By Mark Reinsel, Apex Engineering
This article is the sixth in a series on industrial water treatment focusing on inorganic contaminants; this one will discuss several emerging treatment technologies. While regulatory limits are being established (see Part 1), the process of identifying a cost-effective treatment process should be undertaken (Part 2). Potential water treatment processes for inorganic contaminants can be grouped into three categories: physical (Part 3), chemical (Part 4), and biological (Part 5).
Typical contaminants of concern in industrial waters include suspended metals, dissolved metals and other solids, nitrate, sulfate, and cyanide. Common metals and metalloids include arsenic, antimony, selenium, lead, copper, cadmium, and zinc.
This article will review:
Biochemical reactors (BCRs) are a type of suspended-growth bioreactors. These engineered treatment systems use an organic substrate to drive microbial and chemical reactions to reduce acidity and concentrations of metals and sulfate in industrial waters (Interstate Technology & Regulatory Council, 2013, Biochemical Reactors for Mining-Influenced Waste), primarily mining-influenced water (MIW). BCRs can be designed to address a wide range of flows, acidity, and metals loading, and can also be designed to operate via gravity flow or pumped flow. They can be configured to operate without external energy or chemicals, and can often operate for months at a time without human intervention. BCRs were formerly known as “passive bioreactors.”
The most common BCRs for treating MIW operate anaerobically and are also called sulfate-reducing bioreactors (SBRs). Microbial sulfate reduction produces sulfide and bicarbonate within the reactor, which precipitates metals such as iron, cadmium, copper, nickel, lead, and zinc in MIW as metal sulfides at pH values above 5. BCRs contain a mixed consortium of bacteria, leading to microbial processes including organics degradation, fermentation, denitrification, and sulfate reduction. The general formula for sulfate reduction is:
SO42- (sulfate) + CH2O (organics) + H+ à C5H7O2N (biomass) + S2- (sulfide ion) + CO2 + H2O
This reaction transforms sulfate to sulfide, which will precipitate dissolved metals as metal sulfides. It requires an organic carbon source for metabolism and consumes acidity, which raises the pH.
BCRs have been evaluated for over 20 years, primarily for MIW. Their design life is 20 to 30 years with minimal operation and maintenance requirements. Ideal carbon sources are a mixture of long-term sources (including wood chips, sawdust, and biochar) and short-term sources (straw, hay, and manure). Limestone can also be added as a pH buffer. Table 1 shows a partial list of BCRs installed over the past 20 years.
Table 1. Installed BCRs
Apex Engineering, Sovereign Consulting and Morrison-Maierle have designed three large BCRs that are now being installed and commissioned at the Jerritt Canyon Mine in northern Nevada. Design flows range from 5 to 30 gpm, with sulfate concentrations of 2,500 to 8,000 mg/L.
Figure 1. Snow Canyon BCR under construction at the Jerritt Canyon Mine
Enhanced Solar Evaporation
The Solar Transpired Evaporation System (STES) has been developed by the Solar Multiple company as an accelerated evaporator for difficult-to-treat waters. The technology, which is still in the pilot-scale stage, increases evaporation rates by about seven times compared to standard solar evaporation. The technology uses south-facing solar arrays to heat air, which is then bubbled through the water to be evaporated. Water vapor escapes to the atmosphere while solids accumulate in a pond or tank.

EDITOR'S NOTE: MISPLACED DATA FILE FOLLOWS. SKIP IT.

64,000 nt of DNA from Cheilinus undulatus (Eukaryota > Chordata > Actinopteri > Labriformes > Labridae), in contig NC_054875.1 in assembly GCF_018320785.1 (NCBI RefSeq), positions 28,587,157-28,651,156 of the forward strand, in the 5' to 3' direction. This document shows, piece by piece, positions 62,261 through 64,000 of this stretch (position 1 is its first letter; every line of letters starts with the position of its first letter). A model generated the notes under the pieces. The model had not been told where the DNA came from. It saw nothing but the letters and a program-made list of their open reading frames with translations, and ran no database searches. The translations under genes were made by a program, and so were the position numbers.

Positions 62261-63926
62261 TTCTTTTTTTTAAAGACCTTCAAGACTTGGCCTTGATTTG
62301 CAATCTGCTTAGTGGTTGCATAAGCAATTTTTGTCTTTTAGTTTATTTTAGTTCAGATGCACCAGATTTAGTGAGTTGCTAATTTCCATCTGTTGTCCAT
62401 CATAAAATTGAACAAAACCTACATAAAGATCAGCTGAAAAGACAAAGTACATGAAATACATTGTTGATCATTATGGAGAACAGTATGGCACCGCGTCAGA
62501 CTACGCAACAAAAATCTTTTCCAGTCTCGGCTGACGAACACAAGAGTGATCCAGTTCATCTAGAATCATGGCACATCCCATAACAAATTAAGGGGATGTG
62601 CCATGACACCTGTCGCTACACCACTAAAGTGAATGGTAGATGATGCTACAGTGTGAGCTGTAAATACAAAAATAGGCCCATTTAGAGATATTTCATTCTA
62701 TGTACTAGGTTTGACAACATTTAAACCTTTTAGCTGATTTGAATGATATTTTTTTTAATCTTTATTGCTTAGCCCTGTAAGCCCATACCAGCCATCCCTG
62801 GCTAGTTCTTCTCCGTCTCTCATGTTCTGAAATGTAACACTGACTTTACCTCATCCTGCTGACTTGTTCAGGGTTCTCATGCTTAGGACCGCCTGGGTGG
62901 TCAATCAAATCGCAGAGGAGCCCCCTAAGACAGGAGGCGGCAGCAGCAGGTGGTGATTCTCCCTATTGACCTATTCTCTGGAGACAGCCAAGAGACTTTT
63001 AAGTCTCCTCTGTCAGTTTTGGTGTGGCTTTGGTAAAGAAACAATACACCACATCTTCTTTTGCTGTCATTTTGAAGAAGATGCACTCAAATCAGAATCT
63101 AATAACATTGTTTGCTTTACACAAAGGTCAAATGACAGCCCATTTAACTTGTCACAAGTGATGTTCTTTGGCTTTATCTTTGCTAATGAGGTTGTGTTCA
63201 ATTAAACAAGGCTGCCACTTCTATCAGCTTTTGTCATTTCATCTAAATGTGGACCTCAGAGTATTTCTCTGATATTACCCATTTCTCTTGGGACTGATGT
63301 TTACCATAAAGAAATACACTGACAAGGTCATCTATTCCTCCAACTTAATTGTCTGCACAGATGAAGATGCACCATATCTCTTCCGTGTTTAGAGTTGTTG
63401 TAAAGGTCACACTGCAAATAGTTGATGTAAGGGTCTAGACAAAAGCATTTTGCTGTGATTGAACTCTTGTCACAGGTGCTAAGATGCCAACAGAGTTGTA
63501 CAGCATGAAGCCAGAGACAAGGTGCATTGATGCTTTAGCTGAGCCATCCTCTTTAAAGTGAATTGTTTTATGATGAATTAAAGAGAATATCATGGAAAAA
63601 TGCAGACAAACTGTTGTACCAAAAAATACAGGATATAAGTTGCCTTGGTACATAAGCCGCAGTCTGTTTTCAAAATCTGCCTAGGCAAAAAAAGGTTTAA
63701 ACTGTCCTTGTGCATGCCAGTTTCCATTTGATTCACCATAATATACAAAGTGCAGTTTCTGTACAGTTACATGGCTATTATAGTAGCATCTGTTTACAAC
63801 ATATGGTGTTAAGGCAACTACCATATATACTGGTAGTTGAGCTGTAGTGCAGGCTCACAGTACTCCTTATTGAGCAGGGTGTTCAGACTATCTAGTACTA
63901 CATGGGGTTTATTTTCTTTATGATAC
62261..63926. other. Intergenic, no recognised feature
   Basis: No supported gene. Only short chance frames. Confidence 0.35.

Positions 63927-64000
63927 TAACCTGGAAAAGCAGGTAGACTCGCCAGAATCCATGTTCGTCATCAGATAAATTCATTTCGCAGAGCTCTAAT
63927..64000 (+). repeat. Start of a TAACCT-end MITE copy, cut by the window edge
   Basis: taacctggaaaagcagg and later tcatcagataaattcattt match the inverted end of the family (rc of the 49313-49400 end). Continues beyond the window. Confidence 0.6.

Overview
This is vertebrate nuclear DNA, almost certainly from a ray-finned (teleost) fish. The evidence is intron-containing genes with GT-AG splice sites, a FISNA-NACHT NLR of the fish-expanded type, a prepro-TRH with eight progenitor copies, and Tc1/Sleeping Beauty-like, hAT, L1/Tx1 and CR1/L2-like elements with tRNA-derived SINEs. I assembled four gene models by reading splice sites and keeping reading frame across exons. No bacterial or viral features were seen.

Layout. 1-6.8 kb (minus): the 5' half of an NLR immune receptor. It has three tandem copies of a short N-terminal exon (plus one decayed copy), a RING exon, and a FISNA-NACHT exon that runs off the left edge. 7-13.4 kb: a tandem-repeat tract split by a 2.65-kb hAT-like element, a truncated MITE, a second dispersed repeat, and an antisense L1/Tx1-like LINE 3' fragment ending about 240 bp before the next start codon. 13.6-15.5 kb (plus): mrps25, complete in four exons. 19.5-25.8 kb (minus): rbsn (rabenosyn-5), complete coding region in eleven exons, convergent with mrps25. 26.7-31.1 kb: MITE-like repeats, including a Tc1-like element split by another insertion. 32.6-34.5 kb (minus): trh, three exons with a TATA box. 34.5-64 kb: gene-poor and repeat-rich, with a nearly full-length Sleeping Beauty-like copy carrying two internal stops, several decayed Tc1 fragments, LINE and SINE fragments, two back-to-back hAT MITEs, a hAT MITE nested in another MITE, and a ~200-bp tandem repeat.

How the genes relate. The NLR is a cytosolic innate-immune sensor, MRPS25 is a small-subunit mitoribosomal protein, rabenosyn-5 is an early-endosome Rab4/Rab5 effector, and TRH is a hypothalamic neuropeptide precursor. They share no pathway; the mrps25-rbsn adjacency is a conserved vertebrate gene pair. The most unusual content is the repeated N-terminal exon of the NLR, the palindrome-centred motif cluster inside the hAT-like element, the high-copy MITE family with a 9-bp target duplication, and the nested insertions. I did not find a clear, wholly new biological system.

Figure 2. Schematic of the STES system
Advantages of STES include:
The primary disadvantage is that water is not recovered. Typical costs for this technology are shown in Table 2.
TABLE 2. TSAES COSTS
Nitrate Removal Technologies
Five innovative technologies for nitrate removal (Water Online, December 2014) are:
1. Moving bed bioreactors (MBBR). This biological wastewater treatment process utilizes specialized plastic carriers to create a surface for biofilm attachment. The carriers are mixed in the reactor and their large surface area reduces the reactor volume required for treatment. One MBBR provider is AnoxKaldnes, a subsidiary of Veolia. Apex Engineering has worked with an AnoxKaldnes system at the Stillwater East Boulder Mine in Alaska and a proposed system for the Kensington Mine in Alaska. An MBBR from Headworks BIO™ Inc. is also being used at a gold mine in northern Saskatchewan. The technology is provided by other companies at many locations with diverse applications.
2. The ARoNite (Autotrophic Reduction of Nitrate) system developed by APT Water. This is a fixed-film biological treatment technology for removal of oxidized contaminants such as nitrate, perchlorate, hexavalent chromium, and selenate. Like other biological systems, ARoNite does not create a brine stream or other waste residual. ARoNite systems rely on native bacteria that use added hydrogen gas as an electron donor, and utilize carbon needed for cell synthesis from bicarbonate in the feed water or from added carbon dioxide. Advantages claimed for this process are:
The first commercial ARoNite system went online in January 2012 for drinking water treatment in Rancho Cucamonga, CA, which produced drinking water containing less than 1 mg/L of nitrate-N. The purpose of the Rancho Cucamonga system was to gain State of California approval for drinking water treatment, which was granted in July 2013.